1. To create a culture of collaboration, ensure an unbroken surface among collaborators. Round tables ensure that equals sit around a table with an unbroken surface, thus not designating any area as belong to any member, and not having any member at the head of a table. I recommend 42″ tables for most four-person collaborations as it allows for discussion with lower voices than the more common 48″ tables. A clover table is a great “hybrid” — students sit at the indent, 42″ apart, while surrounded by a little more table space with a 48″ diameter at the longest side.

2. For pairs discussions, and for speaking activities in a world language classroom, use smaller, 32″ café tables. A smaller table allows two students to converse with one another without adding to the overall noise level of the classroom. It provides a form that follows the function of a one-on-one conversation.

3. Consider high-top tables, particularly in middle schools. Students who are experiencing growth spurts and hormonal changes often need to move around and shift position during the class period. A high-top table allows students to continue to engage in learning whether they choose to stand or sit. While working, you’ll see students stand, sit, and stand again without interrupting the conversation.

4. For individual work, consider using some individual desks, perhaps placed in an area of the room away from the collaborative areas. Standing desks can be useful as well; a recent Forbes article pointed out the value of standing desks for energizing the brain.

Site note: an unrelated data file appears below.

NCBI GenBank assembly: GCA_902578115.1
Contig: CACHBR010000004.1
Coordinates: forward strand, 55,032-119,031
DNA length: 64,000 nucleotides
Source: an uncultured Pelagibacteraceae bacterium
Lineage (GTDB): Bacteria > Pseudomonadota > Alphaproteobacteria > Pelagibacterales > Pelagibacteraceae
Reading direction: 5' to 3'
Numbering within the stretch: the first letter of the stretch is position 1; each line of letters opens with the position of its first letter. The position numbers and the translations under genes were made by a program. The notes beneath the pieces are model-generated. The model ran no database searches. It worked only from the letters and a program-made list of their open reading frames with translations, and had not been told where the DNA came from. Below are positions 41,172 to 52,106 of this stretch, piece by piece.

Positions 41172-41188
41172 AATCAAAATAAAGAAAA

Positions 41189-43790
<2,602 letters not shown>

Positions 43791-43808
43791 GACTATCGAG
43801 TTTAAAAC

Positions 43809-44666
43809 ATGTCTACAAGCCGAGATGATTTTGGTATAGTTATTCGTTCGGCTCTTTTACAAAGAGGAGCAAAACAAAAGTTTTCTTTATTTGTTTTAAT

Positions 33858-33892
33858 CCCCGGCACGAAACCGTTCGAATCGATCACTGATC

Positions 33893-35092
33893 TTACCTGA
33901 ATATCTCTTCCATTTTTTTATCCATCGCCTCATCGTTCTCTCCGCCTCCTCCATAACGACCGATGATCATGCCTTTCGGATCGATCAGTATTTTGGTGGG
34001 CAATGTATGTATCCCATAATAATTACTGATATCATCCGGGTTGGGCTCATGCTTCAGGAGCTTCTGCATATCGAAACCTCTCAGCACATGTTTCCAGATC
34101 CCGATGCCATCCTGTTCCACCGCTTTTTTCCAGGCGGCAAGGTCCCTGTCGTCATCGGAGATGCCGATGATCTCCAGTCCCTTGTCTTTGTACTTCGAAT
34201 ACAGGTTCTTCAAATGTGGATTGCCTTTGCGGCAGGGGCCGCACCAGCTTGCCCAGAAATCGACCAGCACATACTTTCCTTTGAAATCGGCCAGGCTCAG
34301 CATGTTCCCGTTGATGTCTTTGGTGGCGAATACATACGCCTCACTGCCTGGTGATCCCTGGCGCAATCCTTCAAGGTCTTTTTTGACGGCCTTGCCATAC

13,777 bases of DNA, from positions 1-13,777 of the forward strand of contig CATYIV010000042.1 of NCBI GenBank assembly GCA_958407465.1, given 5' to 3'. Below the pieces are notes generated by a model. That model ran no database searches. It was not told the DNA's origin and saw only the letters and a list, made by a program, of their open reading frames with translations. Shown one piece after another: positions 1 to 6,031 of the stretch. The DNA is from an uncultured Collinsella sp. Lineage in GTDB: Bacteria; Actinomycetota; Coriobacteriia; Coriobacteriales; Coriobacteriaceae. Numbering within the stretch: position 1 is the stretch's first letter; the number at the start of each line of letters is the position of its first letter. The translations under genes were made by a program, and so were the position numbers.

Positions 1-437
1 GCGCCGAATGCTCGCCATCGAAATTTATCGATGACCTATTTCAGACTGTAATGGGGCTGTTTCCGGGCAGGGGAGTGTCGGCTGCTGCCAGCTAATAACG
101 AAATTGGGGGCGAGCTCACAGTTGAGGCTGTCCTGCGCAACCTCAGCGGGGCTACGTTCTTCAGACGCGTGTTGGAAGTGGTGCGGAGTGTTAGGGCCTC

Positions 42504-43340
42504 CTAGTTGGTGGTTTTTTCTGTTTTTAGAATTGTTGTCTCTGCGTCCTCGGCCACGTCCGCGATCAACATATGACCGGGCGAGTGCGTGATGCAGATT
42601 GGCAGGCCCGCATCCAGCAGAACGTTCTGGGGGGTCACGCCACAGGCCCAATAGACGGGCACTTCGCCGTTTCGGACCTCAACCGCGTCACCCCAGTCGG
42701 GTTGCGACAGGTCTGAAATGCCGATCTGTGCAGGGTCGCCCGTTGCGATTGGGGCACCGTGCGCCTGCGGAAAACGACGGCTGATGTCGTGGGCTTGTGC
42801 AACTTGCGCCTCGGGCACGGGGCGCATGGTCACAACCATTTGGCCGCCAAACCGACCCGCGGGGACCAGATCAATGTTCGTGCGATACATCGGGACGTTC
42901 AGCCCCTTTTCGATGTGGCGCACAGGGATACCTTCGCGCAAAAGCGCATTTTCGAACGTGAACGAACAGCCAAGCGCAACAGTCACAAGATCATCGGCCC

5. For small-group discussions of, for example, the current problem students are trying to solve, consider soft-seating such as couches and comfy chairs so students are engaging in what feels more like a living room. Students can sign up to reserve the discourse center for their group work.

6. Teacher facilitation is an important part of the learning experience, and, while students are working, teachers should be moving around from table to table, area to area, to partner with them in the learning process. While facilitating, teachers should sit with students (or stand alongside them) rather than hover over them. To accommodate this activity, a stool makes a great seating option for the teacher. Teachers can carry around a lightweight stool or have several set up around the room.

7. For conferences; small-group, mini-lessons; and book discussions, you might want to use a rectangular table, allowing for a more formal environment with, perhaps, a group leader.

These are a few ideas for furniture that fits within the generally accepted ideas for classroom furniture. However, more and more school furniture companies today are developing unique options for various activities. Just consider the function, and find the appropriate form to match that function!